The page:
High Fructose Corn Syrup Now to be Labeled as Fructose or HFCS-90

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The Corn Refiners Association has found a new and sneaky way of getting high fructose corn syrup into your foods without you knowing it! The mind boggling thing being that this new “Fructose” actaully contains about TWO times the amount of pure fructose as the original high fructose corn syrup. The high concentration will inject this sugar into your blood stream faster causing more dramatic sugar spikes and crashes.

(NaturalNews) The Corn Refiners Association is now labeling high
fructose corn syrup as fructose. Packing on products such as General
Mills Vanilla Chex cereal now states the product contains no high
fructose corn syrup, while the ingredients list contains the simple
word, “fructose.” This fructose is actually a manufactured sugar called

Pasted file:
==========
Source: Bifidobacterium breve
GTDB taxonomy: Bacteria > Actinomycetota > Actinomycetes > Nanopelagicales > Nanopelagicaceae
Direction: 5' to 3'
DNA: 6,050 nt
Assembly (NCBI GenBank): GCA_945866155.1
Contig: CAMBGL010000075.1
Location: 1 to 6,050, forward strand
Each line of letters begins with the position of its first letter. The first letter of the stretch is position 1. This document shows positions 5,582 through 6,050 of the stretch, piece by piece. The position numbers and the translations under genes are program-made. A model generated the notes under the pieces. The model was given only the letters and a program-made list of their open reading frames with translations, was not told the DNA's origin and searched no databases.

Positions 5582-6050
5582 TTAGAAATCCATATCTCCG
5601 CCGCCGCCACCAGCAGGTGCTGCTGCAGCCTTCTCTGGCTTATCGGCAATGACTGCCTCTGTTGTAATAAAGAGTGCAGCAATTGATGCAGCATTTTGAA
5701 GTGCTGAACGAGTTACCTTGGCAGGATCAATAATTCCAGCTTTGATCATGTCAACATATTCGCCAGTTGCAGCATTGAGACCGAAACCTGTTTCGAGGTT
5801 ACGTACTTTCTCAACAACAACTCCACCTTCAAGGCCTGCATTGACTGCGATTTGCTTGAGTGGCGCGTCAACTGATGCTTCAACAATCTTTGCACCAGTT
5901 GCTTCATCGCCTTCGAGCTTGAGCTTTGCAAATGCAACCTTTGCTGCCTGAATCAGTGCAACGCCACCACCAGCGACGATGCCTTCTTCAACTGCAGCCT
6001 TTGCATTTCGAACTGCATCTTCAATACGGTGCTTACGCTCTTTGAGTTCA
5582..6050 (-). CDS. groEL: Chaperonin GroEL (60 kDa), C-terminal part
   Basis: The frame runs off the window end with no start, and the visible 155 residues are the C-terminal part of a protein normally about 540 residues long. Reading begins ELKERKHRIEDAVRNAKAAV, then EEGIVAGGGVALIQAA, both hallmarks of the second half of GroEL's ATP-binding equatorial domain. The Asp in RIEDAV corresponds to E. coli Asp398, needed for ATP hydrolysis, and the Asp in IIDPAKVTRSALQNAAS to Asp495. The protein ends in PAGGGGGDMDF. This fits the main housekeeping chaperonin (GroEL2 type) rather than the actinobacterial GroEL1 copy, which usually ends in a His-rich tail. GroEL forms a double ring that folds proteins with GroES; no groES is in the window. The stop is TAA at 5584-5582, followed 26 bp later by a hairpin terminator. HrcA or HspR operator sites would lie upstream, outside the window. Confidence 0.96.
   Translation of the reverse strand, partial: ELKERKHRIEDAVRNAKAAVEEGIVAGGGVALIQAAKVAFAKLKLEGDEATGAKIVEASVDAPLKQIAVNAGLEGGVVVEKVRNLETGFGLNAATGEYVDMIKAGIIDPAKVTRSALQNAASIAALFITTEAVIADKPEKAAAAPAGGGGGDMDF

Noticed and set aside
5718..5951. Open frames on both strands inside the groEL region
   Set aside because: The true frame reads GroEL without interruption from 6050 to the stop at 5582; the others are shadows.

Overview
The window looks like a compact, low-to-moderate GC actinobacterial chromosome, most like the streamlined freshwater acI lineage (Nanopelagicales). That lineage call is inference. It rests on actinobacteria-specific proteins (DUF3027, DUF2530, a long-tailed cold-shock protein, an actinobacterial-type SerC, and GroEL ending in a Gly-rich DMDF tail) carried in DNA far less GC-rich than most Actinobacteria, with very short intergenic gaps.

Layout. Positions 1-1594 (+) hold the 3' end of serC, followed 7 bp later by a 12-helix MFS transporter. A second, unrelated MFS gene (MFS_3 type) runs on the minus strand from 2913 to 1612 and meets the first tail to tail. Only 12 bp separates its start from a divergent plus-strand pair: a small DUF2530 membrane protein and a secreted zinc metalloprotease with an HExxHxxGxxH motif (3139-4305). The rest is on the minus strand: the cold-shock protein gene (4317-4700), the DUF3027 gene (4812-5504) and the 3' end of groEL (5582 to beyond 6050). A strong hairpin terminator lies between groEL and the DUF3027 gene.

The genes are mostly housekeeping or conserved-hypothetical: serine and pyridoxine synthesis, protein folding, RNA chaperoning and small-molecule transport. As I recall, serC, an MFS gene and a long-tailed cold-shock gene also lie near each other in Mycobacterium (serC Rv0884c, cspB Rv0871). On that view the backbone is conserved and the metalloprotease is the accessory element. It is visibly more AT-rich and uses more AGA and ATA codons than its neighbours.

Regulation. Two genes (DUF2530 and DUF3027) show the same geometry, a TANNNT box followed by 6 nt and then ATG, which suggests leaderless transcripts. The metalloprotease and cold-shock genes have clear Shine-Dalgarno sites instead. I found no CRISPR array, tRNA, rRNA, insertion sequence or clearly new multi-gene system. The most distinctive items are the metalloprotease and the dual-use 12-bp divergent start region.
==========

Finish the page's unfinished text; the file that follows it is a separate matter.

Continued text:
HFCS-90, and is made up of 90% pure fructose. High fructose corn syrup,
or HFCS, contains 42% or 55 percent fructose. Health issues relating to
free fructose include diabetes, leaky gut syndrome, and liver failure.

Corn Refiners Association states,”…HFCS-90 is sometimes used in
natural and ‘light’ foods, where very little is needed to provide
sweetness. Syrups with 90% fructose will not state high fructose corn
syrup on the label [anymore], they will state ‘fructose’ or ‘fructose

What is the difference between sugar and high fructose corn syrup?

is a simple sugar, or monosaccharide. It occurs naturally in fruits and
in sugar. High fructose corn syrup is a manufactured sugar. It is
produced by a secret chemical process involving extracting sugar from
corn stalk. The extraction process involves a complex chemical enzymatic
process. While cane sugar is made of half glucose and half fructose,
HFCS is made of 55% fructose to 45% glucose. In natural sugar, two sugar
molecules are bound together and are broken down in the digestive
tract. With HFCS, there are no chemical bonds between the fructose and
glucose molecules, so the fructose is released more quickly into the blood stream, triggering blood sugar spikes.

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